Kyoto is a city so dynamic and historical that it warrants two blog posts. The city has some of the most scenic temples and landscapes. Download our Kyoto walking tour guide and follow below for the top sights to photograph in Kyoto.
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Music Credit: Zedd "Lost At Sea" | All videos shot with iPhone 5 | Editing: iMovie & Hyperlapse
It is said that if you visit Kyoto without seeing the Kiyomizu temple, then you have not really visited Kyoto. It is a Buddhist temple that sits above Kyoto with gorgeous panoramic views of the city. One of the best times to visit is in November, which is when we visited for the autumn maples. The entire forest surrounding the temple was red with maple leaves, which makes for great photography.
This temple is also home to many fun superstitious activities. My favorite is drinking from the Otowa waterfall, which is supposed to give you superpowers. There is also the "love rock" which promises visitors success at love if they are able to reach a rock a few feet away while closing their eyes. There are also numerous good luck charms that tourists can purchase, including ones that promise "luck on exam" and "safe travels". While I am not the most superstitious person, I must say that after being at a site as ancient as the Kiyomizu temple, which was built in 798 and still intact, I did feel a slight hint of superpowers coming on.
Sagano Train and Arashiyama
The Sagano train travels about 25 minutes through one of the most enchanting hillside landscapes I have ever seen. The train is an old fashioned train with an open air cart that travels alongside a winding turquoise river. The train passed through the misty hillsides of Kyoto and past a whirl of colorful yellow, orange, and red trees. Finally, we reached the bamboo forest, one of the most popular sights for photographers. Plan to get to the forest in the early morning hours to avoid the crowds. The bamboo grows so tall that it creates a canopy of leaves, blocking out most of the sun. Photographing this area is best done with a low-light setting on your DSLR camera.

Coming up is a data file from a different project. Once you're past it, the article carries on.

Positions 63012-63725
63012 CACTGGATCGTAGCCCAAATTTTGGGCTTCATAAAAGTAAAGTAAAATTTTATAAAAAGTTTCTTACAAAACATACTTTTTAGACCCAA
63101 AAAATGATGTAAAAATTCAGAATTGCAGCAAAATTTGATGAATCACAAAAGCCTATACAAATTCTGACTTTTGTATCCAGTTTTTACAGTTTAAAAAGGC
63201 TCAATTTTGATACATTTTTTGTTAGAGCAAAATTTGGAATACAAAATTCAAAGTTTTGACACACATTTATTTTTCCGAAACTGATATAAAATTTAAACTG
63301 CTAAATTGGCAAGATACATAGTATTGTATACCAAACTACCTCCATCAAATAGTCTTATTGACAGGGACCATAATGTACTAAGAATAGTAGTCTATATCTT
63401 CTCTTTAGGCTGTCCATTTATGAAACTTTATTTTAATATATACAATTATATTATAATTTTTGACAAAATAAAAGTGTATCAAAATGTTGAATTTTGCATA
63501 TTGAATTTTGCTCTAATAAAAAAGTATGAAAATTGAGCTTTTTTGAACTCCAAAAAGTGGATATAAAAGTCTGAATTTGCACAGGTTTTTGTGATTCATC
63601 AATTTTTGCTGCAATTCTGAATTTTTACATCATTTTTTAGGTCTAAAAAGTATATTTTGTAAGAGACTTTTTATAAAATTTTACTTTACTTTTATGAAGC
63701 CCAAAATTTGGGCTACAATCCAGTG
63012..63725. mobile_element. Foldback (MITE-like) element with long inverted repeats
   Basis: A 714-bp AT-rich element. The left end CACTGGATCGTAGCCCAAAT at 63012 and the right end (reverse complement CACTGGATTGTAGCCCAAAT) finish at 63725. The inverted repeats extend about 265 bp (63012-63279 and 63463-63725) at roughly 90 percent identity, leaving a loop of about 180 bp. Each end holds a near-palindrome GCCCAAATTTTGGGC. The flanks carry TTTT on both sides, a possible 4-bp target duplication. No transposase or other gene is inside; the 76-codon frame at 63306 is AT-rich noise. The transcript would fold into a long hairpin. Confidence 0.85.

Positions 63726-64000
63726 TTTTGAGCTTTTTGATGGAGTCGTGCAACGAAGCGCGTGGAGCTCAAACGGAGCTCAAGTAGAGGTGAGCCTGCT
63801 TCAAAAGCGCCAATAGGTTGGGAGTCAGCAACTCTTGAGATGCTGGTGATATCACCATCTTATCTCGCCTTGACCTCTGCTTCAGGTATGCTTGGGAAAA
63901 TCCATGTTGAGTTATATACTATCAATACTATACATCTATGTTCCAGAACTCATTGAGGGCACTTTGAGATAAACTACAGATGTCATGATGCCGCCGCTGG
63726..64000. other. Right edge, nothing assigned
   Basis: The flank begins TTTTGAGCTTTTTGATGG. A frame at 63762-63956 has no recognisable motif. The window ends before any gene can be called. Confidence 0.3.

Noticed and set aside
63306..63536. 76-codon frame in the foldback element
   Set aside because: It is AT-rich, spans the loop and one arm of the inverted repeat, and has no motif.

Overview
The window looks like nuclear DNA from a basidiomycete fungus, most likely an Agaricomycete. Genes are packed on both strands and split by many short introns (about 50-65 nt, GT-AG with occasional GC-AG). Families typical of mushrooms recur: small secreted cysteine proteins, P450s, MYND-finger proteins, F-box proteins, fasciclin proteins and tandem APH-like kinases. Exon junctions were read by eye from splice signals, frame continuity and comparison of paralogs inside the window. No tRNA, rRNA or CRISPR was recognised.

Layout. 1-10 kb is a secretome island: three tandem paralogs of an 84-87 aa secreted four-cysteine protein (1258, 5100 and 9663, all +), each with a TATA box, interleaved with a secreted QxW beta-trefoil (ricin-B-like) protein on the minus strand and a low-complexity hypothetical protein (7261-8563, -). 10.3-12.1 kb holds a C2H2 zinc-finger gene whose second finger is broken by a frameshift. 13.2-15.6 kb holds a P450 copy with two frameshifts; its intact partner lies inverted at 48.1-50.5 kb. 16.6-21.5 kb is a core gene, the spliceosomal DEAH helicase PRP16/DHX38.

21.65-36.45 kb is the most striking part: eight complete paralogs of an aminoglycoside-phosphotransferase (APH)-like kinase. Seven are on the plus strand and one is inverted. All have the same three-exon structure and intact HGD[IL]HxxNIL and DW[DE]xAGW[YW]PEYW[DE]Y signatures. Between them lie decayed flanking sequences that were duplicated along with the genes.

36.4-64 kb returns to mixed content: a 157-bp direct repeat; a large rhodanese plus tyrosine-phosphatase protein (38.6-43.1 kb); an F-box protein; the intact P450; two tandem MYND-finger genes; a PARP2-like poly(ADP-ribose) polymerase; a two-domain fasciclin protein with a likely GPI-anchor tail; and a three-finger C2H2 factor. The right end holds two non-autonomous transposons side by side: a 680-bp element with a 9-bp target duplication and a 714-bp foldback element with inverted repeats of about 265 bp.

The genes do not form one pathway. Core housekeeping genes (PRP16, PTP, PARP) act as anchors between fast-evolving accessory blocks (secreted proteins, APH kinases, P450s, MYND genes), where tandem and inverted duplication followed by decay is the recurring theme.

Kinkakuji Temple (Golden Pavilion)
This temple is one of the iconic symbols of Kyoto and a must-see site to photograph. I visited it in the late afternoon where I was able to get photos of the golden temple shimmering in the reflecting pool that surrounds it. Built in 1397, the Golden Pavilion served as the summer house for the Shogun. It was burned down and restored in the late 1950's. Today, although tourists cannot enter the interior, the exterior offers some of the most scenic views of the gold leaf pavilion and traditional Japanese gardens.
Fushimi Inari Shrine
If you have seen the film Memoirs of a Geisha, then you probably recognize the Inari Shrine. This is a Shinto shrine with red wooden torii that seem to go on forever. The torii are split into different paths that travel up the mountainside. The area is truly a sanctuary, with a brook that runs alongside the path as well as a forest. The shrine is also decorated with statues of foxes which add to the playfulness of the shrine. In traditional Shinto style, there were stations in between each torii path for lighting incense and candles. The worshipers would clap twice, ring a bell, and bow. I am not sure what it all meant, but I will say that this is by far one of the most serene and spiritual places I have ever been.
During my visit, I arrived at dawn on a weekday to find that the shrine was completely empty besides a few worshipers. This made our photographing venture much easier.
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